Detection of DC‑SIGN+DC‑SIGNR in NIH‑3T3 Mouse Cell Line Transfected with Human DC-SIGN and DC-SIGNR by Flow Cytometry. NIH‑3T3 mouse embryonic fibroblast cell line transfected with (A) human DC-SIGN and (B) human DC-SIGNR was stained with Mouse Anti-Human DC‑SIGN+DC‑SIGNR Fluorescein‑conjugated Monoclonal Antibody (Catalog # FAB1621F, filled histogram) or isotype control antibody (Catalog # IC003F, open histogram). View our protocol for Staining Membrane-associated Proteins.
Preparation and Storage
The product is shipped with polar packs. Upon receipt, store it immediately at the temperature recommended below.
Stability & Storage
Protect from light. Do not freeze.
12 months from date of receipt, 2 to 8 °C as supplied.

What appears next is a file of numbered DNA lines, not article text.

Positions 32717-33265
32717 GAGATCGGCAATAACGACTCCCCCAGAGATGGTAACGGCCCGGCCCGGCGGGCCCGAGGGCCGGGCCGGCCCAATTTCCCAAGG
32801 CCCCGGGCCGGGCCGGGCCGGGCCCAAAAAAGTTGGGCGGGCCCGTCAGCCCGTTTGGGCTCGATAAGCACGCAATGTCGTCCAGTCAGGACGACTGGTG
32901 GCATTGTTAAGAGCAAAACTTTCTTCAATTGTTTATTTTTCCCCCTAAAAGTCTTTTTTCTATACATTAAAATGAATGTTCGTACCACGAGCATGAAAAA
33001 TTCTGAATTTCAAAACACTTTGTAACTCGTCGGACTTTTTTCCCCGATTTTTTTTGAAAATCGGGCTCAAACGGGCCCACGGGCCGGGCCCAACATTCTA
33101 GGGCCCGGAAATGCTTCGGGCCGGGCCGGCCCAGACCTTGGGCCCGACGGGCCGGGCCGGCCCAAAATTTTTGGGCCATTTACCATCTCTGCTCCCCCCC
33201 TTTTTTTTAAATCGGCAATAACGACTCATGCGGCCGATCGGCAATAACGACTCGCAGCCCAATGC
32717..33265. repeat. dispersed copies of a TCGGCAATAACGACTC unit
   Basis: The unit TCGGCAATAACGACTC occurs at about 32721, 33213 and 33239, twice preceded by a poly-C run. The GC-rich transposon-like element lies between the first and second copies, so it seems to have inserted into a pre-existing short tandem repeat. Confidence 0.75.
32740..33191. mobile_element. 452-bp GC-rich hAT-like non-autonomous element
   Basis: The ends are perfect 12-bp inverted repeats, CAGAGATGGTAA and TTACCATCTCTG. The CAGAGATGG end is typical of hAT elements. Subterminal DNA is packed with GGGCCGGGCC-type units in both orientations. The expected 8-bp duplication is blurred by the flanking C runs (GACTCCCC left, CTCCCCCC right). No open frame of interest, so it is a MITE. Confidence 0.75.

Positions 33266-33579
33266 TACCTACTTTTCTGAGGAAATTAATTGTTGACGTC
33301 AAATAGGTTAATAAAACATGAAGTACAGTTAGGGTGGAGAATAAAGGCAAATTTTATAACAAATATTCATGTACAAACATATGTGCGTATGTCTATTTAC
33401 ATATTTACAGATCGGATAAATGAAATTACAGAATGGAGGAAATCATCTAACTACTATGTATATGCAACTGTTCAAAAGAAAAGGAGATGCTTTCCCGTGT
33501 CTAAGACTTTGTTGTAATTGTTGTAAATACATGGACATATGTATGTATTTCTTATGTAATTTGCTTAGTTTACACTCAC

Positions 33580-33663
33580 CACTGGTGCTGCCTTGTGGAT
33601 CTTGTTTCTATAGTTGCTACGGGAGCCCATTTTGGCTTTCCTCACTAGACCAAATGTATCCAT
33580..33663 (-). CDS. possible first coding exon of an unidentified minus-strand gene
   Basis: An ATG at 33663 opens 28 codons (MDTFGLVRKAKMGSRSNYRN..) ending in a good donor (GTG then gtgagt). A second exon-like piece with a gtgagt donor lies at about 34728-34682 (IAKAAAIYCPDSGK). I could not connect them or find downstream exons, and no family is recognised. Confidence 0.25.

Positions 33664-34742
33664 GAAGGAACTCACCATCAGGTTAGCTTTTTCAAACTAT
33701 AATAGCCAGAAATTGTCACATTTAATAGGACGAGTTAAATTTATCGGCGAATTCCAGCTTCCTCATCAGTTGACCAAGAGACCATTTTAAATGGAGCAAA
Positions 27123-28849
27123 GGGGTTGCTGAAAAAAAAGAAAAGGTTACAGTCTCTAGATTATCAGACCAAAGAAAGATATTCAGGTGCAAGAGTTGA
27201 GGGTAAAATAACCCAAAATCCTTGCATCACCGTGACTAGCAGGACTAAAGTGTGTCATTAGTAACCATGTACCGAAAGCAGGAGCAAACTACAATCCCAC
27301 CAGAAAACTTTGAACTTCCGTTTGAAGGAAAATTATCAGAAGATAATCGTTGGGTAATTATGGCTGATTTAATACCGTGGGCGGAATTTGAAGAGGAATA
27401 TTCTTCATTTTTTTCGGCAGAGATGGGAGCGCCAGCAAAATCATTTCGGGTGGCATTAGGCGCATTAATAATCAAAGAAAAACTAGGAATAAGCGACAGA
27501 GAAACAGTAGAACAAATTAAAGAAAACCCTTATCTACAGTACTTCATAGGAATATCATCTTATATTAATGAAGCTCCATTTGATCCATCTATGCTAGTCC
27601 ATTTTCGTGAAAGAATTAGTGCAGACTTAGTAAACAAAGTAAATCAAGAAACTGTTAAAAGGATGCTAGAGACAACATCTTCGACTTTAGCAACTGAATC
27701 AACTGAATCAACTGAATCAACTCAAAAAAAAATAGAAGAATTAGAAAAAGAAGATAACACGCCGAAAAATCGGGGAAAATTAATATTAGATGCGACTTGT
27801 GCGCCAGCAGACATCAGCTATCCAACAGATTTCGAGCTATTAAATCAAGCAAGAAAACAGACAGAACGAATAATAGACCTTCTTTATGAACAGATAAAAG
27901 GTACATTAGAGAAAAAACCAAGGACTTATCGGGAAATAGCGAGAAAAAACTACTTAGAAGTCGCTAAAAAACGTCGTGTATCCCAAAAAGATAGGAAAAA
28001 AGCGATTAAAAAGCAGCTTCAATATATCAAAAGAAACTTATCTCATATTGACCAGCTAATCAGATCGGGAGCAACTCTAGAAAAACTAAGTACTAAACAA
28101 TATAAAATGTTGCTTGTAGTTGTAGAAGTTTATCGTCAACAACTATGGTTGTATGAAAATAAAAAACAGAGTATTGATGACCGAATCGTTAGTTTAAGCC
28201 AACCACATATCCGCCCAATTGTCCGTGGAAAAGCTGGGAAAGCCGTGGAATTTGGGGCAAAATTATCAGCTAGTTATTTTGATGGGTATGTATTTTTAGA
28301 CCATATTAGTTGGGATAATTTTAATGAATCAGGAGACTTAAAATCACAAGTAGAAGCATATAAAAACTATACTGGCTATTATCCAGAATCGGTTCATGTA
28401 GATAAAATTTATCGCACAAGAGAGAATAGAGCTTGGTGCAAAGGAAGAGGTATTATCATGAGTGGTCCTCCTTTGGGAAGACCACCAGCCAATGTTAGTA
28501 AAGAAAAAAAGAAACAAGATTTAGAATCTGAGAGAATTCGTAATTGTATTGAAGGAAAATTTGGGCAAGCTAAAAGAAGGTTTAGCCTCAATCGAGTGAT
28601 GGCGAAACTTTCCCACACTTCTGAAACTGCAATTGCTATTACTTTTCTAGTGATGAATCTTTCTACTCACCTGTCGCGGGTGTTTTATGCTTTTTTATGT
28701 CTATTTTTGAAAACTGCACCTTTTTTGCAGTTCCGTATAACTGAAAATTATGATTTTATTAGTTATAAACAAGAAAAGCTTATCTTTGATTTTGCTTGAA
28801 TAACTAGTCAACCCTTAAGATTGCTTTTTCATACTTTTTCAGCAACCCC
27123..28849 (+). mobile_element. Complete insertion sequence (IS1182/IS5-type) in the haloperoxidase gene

DC-SIGN (Dendritic Cell-Specific ICAM-3 Grabbing Non-integrin) has been shown to play an important role in regulating Dendritic Cell (DC) and T cell interactions, including antigen presentation to T cells and enhancement of transinfection of CD4+ T cells by HIV-1 (1, 2). Efforts to identify additional type II membrane proteins resulted in the isolation of a molecule related in sequence to DC-SIGN known as DC-SIGNR (DC-SIGN Related) (3, 4). DC-SIGNR shares 73 - 80% amino acid homology with DC-SIGN and is located on human chromosome 19p13.3. Its structure is similar to DC-SIGN and therefore binds mannose residues in a calcium dependent fashion, including ICAM-3 and HIV-1 gp120 (5). DC-SIGNR, also known as L-SIGN (Liver/Lymph node-Specific ICAM-3-Grabbing Non-integrin) and DC‑SIGNR, is polymorphic since allelic variations of the exon 4 encoded sequence have been isolated (5). This is further supported by a study demonstrating the ability to isolate a large repertoire of DC-SIGNR transcripts largely the result of alternative splicing of the 7 coding exons (6). L-SIGN/DC-SIGNR is primarily transcribed in the liver and lymph nodes but not in monocyte derived DC (5). Expression of L-SIGN/DC-SIGNR is restricted to endothelial cells derived from liver sinusoids, lymph nodes sinuses and capillaries (7) although variable expression in placenta and some monocytic cell lines has also been reported, including both membrane and soluble isoforms of the protein (6). Expression of DC-SIGN is induced during the in-vitro generation of DC from either monocytes or bone marrow progenitors, with maximal surface expression at day 7 of culture (1). Immature DC in the skin and mature DC in the tonsil have been demonstrated to express DC‑SIGN (8). Analysis of various tissues and cell lines suggests that DC-SIGN expression is restricted to DC (1) although a more recent report finds evidence of expression in placenta, resting monocytes and monocytic cell lines (6). This discrepancy may be partially related to the multiple isoforms of DC-SIGN transcripts, including both membrane and soluble forms, as well as exon splice variants reported in the latter study (6).
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